Is the outpatient management of acute diverticulitis safe and effective? A systematic review and meta-analysis
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In Western countries, the incidence of acute diverticulitis (AD) is increasing. Patients with uncomplicated diverticulitis can undergo a standard antibiotic treatment in an outpatient setting. The aim of this systematic review was to assess the safety and efficacy of the management of acute diverticulitis in an outpatient setting.
A literature search was performed on PubMed, Scopus, Embase, Central and Web of Science up to September 2018. Studies including patients who had outpatient management of uncomplicated acute diverticulitis were considered. We manually checked the reference lists of all included studies to identify any additional studies. Primary outcome was the overall failure rates in the outpatient setting. The failure of outpatient setting was defined as any emergency hospital admission in patients who had outpatient treatment for AD in the previous 60 days. A subgroup analysis of failure was performed in patients with AD of the left colon, with or without comorbidities, with previous episodes of AD, in patients with diabetes, with different severity of AD (pericolic air and abdominal abscess), with or without antibiotic treatment, with ambulatory versus home care unit follow-up, with or without protocol and where outpatient management is a common practice. The secondary outcome was the rate of emergency surgical treatment or percutaneous drainage in patients who failed outpatient treatment.
This systematic review included 21 studies including 1781 patients who had outpatient management of AD including 11 prospective, 9 retrospective and only 1 randomized trial. The meta-analysis showed that outpatient management is safe, and the overall failure rate in an outpatient setting was 4.3% (95% CI 2.6%-6.3%). Localization of diverticulitis is not a selection criterion for an outpatient strategy (p 0.512). The other subgroup analyses did not report any factors that influence the rate of failure: previous episodes of acute diverticulitis (p = 0.163), comorbidities (p = 0.187), pericolic air (p = 0.653), intra-abdominal abscess (p = 0.326), treatment according to a registered protocol (p = 0.078), type of follow-up (p = 0.700), type of antibiotic treatment (p = 0.647) or diabetes (p = 0.610). In patients who failed outpatient treatment, the majority had prolonged antibiotic therapy and only few had percutaneous drainage for an abscess (0.13%) or surgical intervention for perforation (0.06%). These results should be interpreted with some caution because of the low quality of available data.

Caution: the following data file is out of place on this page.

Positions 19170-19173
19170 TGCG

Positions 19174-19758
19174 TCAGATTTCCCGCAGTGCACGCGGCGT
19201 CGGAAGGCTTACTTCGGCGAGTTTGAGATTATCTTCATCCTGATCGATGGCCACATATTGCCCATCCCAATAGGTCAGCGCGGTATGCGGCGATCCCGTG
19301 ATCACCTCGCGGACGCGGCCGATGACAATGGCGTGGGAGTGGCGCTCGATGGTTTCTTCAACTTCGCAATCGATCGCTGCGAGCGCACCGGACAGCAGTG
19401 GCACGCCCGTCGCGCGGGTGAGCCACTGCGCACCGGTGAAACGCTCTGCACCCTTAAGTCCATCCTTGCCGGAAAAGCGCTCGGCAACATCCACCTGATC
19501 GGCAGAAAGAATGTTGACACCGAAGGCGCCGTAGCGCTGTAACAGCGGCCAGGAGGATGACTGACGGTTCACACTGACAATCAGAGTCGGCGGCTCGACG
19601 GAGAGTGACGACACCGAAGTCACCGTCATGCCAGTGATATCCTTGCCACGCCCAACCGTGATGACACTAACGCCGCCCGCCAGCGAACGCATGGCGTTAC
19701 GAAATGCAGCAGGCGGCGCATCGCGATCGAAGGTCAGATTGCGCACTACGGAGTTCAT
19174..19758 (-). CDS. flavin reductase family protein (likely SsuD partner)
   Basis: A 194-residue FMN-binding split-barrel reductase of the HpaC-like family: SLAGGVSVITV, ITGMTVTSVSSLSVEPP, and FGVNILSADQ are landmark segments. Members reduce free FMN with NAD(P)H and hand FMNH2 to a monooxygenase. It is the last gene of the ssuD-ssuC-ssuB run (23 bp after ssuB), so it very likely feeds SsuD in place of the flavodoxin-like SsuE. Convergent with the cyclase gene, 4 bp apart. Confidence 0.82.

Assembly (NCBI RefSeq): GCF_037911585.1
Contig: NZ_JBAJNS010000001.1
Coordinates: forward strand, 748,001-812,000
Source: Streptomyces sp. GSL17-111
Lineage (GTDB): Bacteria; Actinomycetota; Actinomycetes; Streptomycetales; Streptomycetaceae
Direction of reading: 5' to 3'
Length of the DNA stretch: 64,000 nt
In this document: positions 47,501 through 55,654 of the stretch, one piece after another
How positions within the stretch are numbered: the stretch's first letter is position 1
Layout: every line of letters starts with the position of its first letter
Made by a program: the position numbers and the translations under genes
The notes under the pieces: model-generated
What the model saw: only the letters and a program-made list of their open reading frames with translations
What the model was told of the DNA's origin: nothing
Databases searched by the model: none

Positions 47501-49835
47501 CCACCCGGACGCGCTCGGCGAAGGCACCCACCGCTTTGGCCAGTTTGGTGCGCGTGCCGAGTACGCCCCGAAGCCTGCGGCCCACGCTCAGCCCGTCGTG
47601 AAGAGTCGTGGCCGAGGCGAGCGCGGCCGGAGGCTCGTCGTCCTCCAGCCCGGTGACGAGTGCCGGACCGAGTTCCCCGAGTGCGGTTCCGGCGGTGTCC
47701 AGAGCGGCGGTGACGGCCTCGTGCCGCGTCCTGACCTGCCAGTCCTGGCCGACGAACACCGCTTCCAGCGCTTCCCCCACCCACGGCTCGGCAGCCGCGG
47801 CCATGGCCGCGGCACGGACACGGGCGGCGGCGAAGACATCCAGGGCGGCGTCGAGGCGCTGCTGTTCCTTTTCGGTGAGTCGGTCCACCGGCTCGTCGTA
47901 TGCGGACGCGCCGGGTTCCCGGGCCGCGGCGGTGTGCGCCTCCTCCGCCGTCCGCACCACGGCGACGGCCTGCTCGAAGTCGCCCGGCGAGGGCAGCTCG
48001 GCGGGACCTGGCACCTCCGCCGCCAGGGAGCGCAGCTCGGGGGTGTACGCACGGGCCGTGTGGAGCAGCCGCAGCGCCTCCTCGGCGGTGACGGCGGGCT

The outpatient management of AD can reduce the rate of emergency hospitalizations. This setting is already part of the common clinical practice of many emergency departments, in which a standardized protocol is followed. The data reported suggest that this management is safe if associated with an accurate selection of patients (40%); but no subgroup analysis demonstrated significant differences between groups (such as comorbidities, previous episode, diabetes). The main limitations of the findings of the present review concern their applicability in common clinical practice as it was impossible to identify strict criteria of failure.
KeywordsAcute diverticulitis Outpatient Uncomplicated diverticulitis Outpatient management
The authors thank Nereo Vettoretto and Vito D’Andrea for their assistance.
This study did not benefit of any source of funding.
Compliance with ethical standards
Conflict of interest
The authors declare that they have no conflict of interest.
All procedures performed in studies involving human participants were in accordance with the ethical standards of the institutional and/or national research committee and with the 1964 Helsinki declaration and its later amendments or comparable ethical standards.
For this type of study a formal consent is not required.
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